Thursday, March 19, 2009
Hello in there. Hello
I get these kinds of calls all the time. Usually from the local Funeral Home.
So, when I got the phone call the other day that a "long time member" of my congregation had been transferred to a local hospice with a request that I visit, I was pleasantly surprised.
"Long time member"? Sure. Never mind that I haven't seen the name or the name of any member of the family on any membership or pledge list in the going-on eight years I've been at St. Paul's.
And my wardens wonder why I tell them not to get too excited about the numbers on the Parochial Report.
Actually, I was just glad to be able to make a 'live' connection with someone before the inevitable telephone call comes from the Funeral Director.
I had no idea what I was walking into. Probably a good thing.
I'll call her Jane. She's 92. Macular degeneration has stolen most of her eyesight. The only way she can really hear is if you put your face inches from her ear and YELL. REAL LOUD.
Oh, and she has what is called "Senile Dementia."
When I first laid eyes on her, she was taking a little post-prandial snooze in her wheel chair. Her lunch tray was on a cart just outside her tiny but tidy room. I was pleased that the place smelled so good.
Her head was bent onto her chest, her snow white hair rebelling against a random black bobby pin, resolutely refusing to behave or conform to any particular style. I should have seen it as a sign. Her large hands were folded on her chest, a mass of ancient knuckles and knots.
I touched her hand gently and then said, loudly, I thought, "Hello, Jane."
Moving closer I said, louder still, "HELLO, JANE!"
I hated doing it, but I move right close to her ear and yelled, "HELLO JANE!"
That did it. She looked up and yelled, "YES. I SAID I'M DONE WITH MY LUNCH."
This was clearly not going to be easy.
I leaned in again, yelling in her ear, "HI, JANE. MY NAME IS ELIZABETH."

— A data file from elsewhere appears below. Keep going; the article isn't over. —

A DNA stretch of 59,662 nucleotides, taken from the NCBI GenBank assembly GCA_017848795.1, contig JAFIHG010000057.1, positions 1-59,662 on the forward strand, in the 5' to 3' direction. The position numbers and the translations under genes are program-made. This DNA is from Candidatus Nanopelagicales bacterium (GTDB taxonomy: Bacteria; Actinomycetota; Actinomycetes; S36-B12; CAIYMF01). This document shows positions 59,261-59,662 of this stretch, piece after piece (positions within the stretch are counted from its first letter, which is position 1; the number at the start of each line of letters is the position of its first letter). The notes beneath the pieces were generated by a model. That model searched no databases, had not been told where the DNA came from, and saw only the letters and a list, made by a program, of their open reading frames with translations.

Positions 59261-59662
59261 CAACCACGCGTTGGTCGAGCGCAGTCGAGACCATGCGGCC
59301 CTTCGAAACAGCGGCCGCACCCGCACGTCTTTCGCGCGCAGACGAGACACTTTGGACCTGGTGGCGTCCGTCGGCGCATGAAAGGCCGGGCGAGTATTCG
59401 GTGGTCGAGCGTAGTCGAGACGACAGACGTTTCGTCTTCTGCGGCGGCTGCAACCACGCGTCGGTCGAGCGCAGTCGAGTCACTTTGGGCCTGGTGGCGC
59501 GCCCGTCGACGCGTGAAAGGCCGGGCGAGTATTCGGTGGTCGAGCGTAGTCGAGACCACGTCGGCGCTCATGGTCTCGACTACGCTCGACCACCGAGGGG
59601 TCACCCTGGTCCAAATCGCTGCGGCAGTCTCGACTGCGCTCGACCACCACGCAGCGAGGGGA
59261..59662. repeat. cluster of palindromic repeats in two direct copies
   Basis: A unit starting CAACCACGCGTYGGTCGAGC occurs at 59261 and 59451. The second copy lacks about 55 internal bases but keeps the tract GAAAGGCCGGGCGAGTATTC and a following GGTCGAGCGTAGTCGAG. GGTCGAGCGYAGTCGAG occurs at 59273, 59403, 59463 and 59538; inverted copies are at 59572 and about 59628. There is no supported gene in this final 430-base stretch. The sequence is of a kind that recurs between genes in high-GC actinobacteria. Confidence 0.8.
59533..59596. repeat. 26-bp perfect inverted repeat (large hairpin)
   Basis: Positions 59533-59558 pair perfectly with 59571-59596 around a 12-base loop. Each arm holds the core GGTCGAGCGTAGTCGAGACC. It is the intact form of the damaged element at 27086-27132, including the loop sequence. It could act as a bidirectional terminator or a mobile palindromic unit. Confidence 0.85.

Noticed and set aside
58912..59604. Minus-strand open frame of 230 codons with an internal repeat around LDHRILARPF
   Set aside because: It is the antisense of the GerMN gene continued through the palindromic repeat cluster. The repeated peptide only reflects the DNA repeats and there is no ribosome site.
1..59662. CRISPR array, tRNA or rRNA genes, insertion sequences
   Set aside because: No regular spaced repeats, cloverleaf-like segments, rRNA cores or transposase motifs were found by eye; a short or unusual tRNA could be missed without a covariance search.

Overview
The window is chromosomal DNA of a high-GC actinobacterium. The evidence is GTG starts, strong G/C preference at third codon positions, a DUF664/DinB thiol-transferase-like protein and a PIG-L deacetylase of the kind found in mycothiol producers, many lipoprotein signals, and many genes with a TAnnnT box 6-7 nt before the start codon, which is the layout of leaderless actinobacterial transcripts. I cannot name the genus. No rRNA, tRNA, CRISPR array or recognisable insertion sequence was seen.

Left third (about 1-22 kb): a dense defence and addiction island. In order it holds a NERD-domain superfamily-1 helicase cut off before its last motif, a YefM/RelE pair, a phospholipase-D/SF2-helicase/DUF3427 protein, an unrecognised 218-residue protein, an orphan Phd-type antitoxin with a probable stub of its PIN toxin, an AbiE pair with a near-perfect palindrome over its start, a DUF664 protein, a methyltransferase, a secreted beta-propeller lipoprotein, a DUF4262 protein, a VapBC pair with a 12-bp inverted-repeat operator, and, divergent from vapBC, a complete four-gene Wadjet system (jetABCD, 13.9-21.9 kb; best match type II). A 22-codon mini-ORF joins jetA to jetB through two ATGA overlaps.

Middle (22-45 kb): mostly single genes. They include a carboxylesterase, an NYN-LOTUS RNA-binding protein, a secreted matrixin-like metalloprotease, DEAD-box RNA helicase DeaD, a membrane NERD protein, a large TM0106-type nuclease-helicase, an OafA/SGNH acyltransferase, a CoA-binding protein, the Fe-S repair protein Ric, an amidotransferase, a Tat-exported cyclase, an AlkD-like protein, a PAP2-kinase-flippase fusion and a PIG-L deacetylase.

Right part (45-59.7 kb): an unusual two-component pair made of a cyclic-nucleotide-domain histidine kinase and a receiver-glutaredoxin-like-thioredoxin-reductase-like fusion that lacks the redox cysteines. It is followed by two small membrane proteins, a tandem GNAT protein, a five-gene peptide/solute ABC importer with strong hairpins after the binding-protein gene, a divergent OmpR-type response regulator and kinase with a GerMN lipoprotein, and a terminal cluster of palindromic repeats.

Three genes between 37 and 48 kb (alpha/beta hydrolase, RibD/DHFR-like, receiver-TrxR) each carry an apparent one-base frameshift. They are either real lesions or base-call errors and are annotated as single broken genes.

"WHO?" she yelled back.
"MY NAME IS ELIZABETH. I'M THE PRIEST FROM ST. PAUL'S, CHATHAM."
A moment of confusion was washed away from her face by a beautiful smile.
"ST. PAUL'S?" she said, "THAT'S MY CHURCH."
"I KNOW," I yelled, "THAT'S WHY I'M HERE. I'M THE PRIEST. MY NAME IS ELIZABETH."
"ST PAUL'S", she yelled. "GREAT CHURCH. WHAT DO YOU DO THERE?"
"I'M THE PRIEST."
She looked confused, so I offered, "I'M THE MINISTER."
"AHHHHH . . ." she said in understanding. "WELL, THAT'S NICE."
"DO YOU REMEMBER WALTER BELL?" I asked, thinking that this particular predecessor, who had also predeceased us both, might have been the one to have been her minister.
"UMMMMM . . . . I DON'T THINK SO. WHO ARE YOU?"
"I'M ELIZABETH. I'M FROM ST. PAUL'S."
"OH, YES. I REMEMBER YOU. She smiled politely at no one in particular.
Then she asked me, "DO YOU REMEMBER WALTER BELL?"
This was to become the pattern. I would ask her if she remembered something. She wouldn't. She'd later circle back to the issue and then ask me if I remembered - as if she knew the information all along and was checking in on my memory.
It was a delightful little game which seemed to restore her sense of control in the conversation. I was happy to play along as she seemed to enjoy our exchanges, such as they were.
"HOW OLD ARE YOU?" she asked.
"WELL," I said coyly, "A LADY NEVER REALLY REVEALS HER AGE."
She snorted a laugh, "YEAH, WELL, YOU'LL GET OVER THAT PRETTY QUICK."
"SO, HOW OLD ARE YOU? I CAN'T REALLY TELL BY LOOKING AT YOU."
"WELL," I said, "LET'S JUST SAY THAT I'M NOT 92."